Skip to content

Aga sculpture?

October 8, 2012

An Aga is a wonderful thing. As a cooker it is simplicity itself to use: things on the stove top are cooked on the boiling plate or the simmering plate and you only need to do a little bit of juggling of boiling hot food and this is a skill which improves with repetition – there’s nothing like slopping boiling jam all over the place to make you careful.

The ovens – there are two ovens (though it’s a bit theoretical in the case of the Aga in this house, which  has a very low temperature in the simmering oven  – meaning that you can’t really cook things in it,  though it’s very good for meringues and if you bring a pan of potatoes to the boil, and then place the pan in the simmering oven, the potatoes will cook  in about half an hour), but I digress.

The ovens will simmer (as above) or roast and the only aid needed is a cold shelf (which you keep outside so that it’s really cold) which you use to lower the temperature if you want to make cakes (well you either use the cold shelf or you cook a lot of stuff on the boiling plate so as to reduce the temperature in the hot oven before you cook cakes – but this isn’t always convenient and it’s all getting a bit too technical now). Suffice to say that there’s no worrying whether the oven’s at the right temperature or not because it is what it is.  And you don’t have to fret that the oven thermometer isn’t working because there isn’t one. As I said, simplicity itself 

But the best thing about an Aga is that cooking smells don’t pervade the house  – until you open the oven door (and if your timing is rght, not even then). The Aga’s quality of smell retention is particularly good if you leave something in the oven for hours and it burns to a crisp – no nasty burning smells to alert you to your mistake.

If you’re unlucky though you will remember and open the door before the Aga has completely reduced your forgotten dish to a blackened offering – and then it will niff a bit. Otherwise the Aga will completely desiccate anything which is left in the hot oven overnight .

Such things take on an almost beautiful sculptural form and they look so shiny. Almost worth leaving the potatoes in.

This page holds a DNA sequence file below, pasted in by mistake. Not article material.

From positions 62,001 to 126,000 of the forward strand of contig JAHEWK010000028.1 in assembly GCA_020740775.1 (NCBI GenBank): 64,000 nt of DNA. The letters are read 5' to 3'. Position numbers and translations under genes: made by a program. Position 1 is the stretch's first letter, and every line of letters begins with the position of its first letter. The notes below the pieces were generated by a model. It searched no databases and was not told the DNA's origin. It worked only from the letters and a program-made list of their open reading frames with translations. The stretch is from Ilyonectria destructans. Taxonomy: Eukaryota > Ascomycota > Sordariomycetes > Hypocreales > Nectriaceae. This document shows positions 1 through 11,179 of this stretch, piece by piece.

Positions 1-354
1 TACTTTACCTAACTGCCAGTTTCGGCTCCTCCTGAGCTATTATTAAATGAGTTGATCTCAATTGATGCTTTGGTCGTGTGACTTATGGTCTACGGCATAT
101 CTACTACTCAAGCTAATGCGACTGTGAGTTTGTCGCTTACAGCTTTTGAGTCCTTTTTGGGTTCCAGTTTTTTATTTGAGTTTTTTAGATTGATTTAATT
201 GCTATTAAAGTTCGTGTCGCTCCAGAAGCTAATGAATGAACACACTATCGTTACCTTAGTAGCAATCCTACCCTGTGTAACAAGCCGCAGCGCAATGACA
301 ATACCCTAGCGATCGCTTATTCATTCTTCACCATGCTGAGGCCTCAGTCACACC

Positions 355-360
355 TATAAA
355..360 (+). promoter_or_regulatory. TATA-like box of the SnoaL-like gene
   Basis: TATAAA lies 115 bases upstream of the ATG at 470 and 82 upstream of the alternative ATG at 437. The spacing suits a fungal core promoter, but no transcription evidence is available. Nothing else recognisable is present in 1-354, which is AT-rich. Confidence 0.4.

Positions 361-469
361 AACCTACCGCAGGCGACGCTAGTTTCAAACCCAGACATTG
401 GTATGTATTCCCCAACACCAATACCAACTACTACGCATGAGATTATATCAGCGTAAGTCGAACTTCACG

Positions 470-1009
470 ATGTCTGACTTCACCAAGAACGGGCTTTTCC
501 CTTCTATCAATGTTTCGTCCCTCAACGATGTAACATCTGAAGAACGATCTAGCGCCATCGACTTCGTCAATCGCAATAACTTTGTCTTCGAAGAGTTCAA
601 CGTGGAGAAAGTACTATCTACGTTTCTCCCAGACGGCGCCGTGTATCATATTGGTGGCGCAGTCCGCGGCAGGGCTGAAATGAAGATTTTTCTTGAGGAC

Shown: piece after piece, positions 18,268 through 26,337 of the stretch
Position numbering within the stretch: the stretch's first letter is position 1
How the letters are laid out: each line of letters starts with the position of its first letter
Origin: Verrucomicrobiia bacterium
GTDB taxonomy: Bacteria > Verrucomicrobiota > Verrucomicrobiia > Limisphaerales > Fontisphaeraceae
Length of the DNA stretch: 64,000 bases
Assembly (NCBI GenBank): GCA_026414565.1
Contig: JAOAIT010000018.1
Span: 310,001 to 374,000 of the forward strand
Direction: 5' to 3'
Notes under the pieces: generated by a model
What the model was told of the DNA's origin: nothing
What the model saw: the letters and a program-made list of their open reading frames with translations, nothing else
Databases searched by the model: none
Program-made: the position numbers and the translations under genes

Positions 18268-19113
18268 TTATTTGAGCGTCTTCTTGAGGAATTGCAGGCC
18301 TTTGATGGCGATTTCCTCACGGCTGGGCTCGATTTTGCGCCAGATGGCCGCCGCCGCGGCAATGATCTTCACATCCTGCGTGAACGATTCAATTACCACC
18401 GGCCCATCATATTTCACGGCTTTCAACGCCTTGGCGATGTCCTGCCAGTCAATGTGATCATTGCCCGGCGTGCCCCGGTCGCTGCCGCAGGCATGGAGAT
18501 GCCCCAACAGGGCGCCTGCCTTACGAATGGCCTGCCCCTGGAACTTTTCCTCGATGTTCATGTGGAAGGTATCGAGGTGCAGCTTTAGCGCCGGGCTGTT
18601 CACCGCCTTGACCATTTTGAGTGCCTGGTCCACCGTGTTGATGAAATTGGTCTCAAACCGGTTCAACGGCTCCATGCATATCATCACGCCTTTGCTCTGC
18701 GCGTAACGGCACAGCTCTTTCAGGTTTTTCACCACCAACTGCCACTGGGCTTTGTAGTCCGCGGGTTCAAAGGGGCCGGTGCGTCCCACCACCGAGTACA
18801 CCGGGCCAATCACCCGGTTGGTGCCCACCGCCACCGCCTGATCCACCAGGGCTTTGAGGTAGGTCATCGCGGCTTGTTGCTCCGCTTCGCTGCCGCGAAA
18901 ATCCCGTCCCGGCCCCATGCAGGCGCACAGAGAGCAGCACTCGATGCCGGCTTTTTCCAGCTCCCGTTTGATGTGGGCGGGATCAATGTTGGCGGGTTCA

Boo said it could be a theme for a Turner Prize and suggested I leave the watermelon in overnight.

Not all of her ideas are worth verbalising

Advertisements
One Comment leave one →
  1. jessica meredith permalink
    October 10, 2012 4:14 pm

    Rude,i’m just more cutting edge than you.

What do you think?

Fill in your details below or click an icon to log in:

WordPress.com Logo

You are commenting using your WordPress.com account. Log Out / Change )

Twitter picture

You are commenting using your Twitter account. Log Out / Change )

Facebook photo

You are commenting using your Facebook account. Log Out / Change )

Google+ photo

You are commenting using your Google+ account. Log Out / Change )

Connecting to %s

barry boone

Natural science illustrations and sketches

The Engaged Musician

Sam Richards about Music, Society, and Arts

hello, fig

ben stainton posts things using a computer

Woolly Wild Things

My adventures in felt making

BUSY BRUSH CAFE

a self-taught artist discusses acrylic painting, photoshop and the creative process.

notes to the milkman

being random ramblings about art

dropscone

cheap, tasty vegan food & related ramblings

RMA Governance

improving children's outcomes through effective governance

drawthepublic

illustrator Russell Jackson

designsweet

Graphic design, type, print and musings

magnificentminimalist

My pet frisson and I are here to throw away your stuff.

Petals and Paints

A Colourful Journey In Botanical Illustration With Watercolours

anna warren portfolio

looking for beauty in the small things

Food and Forage Hebrides

Gastronomic endeavours on the edge of Europe

Humans Are Weird

colourful observations

The Happy Hermit

Andreas Moser traveling around the world and writing about it.

Readers & Writers

Now working for onlinewritingtips.com!

%d bloggers like this: